By Martin MoranA few years ago I had the privilege of serving as a French-speaking interpreter for a group of refugees, many of them survivors of torture, who were seeking asylum in the United States. Most of the immigrants I worked with were from war-torn regions of Africa. They all happened to be Muslim. In recent weeks, with the issuing of a travel ban against seven predominately Muslim countries and news of many immigrants being deported, I have been thinking constantly about the men and women I worked with, especially one young man whom I’ve called Siba in my recent book All the Rage: A Quest.
By Martin MoranTommy and I were on the outskirts of Johannesburg, zooming past vacant lots and former gold mines on our way to a large cheetah preserve. It was our third day together and I was especially excited. This being Africa, I had to squeeze in a safari! I’d found out about a large animal preserve not far from the city that offered excursions promising large cats and wild dogs, zebras and ostriches and all manner of wildlife. Since I’d made my reservation for the tour, a vision kept washing over me—a perfect moment tripping upon primordial Africa, a glimpse of a nature-filled Eden.
“Nice is OK. But let’s admit it: anger is awesome.” That’s what playwright and actor Martin Moran says in his one-man play All the Rage during a scene in which he recounts the time he watched a well-dressed woman on a Manhattan corner scream murderously at an aggressive Humvee driver. “That woman is full of poison,” he goes on to say, “and I need to drink some of that.”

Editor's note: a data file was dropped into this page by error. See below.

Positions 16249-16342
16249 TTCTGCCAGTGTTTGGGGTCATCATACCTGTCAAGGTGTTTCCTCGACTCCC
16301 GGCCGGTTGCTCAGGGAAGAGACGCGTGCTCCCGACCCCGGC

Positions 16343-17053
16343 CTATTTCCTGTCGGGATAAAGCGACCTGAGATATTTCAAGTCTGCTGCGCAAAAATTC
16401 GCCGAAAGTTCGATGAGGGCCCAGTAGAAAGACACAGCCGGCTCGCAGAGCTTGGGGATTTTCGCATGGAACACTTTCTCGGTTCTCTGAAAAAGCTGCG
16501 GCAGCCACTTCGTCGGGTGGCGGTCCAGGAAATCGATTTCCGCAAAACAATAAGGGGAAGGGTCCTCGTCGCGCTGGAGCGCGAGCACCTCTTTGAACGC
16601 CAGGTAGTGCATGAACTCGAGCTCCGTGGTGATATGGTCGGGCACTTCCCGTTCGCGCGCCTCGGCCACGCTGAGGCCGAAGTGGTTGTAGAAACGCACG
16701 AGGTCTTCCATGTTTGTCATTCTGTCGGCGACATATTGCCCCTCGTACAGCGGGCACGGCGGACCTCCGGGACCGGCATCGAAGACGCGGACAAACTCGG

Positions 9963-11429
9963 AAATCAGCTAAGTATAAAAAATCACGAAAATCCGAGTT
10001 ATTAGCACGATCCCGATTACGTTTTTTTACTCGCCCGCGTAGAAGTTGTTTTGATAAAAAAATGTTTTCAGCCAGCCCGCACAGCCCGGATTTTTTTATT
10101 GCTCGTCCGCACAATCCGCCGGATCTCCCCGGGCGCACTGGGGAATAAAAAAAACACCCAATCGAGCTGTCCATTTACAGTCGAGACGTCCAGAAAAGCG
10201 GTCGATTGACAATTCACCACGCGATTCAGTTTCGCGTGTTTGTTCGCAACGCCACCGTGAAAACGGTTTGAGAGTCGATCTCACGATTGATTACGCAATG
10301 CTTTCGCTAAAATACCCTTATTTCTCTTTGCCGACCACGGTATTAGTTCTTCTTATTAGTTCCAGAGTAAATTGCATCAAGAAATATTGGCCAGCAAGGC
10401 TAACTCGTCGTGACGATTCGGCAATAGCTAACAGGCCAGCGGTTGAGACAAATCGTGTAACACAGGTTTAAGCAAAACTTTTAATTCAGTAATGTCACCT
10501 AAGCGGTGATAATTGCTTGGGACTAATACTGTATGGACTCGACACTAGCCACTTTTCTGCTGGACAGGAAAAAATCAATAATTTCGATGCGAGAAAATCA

According to the Center for Disease Control and RAINN (Rape, Abuse, & Incest National Network), one in five women have experienced completed or attempted rape, and about three percent of American men—or one in thirty-three—have experienced an attempted or completed rape in their lifetime. Most victims first experienced sexual violence before age twenty-five. Statistics, however, only paint part of the picture, as most victims do not share or report these crimes to their family, friends, or the police.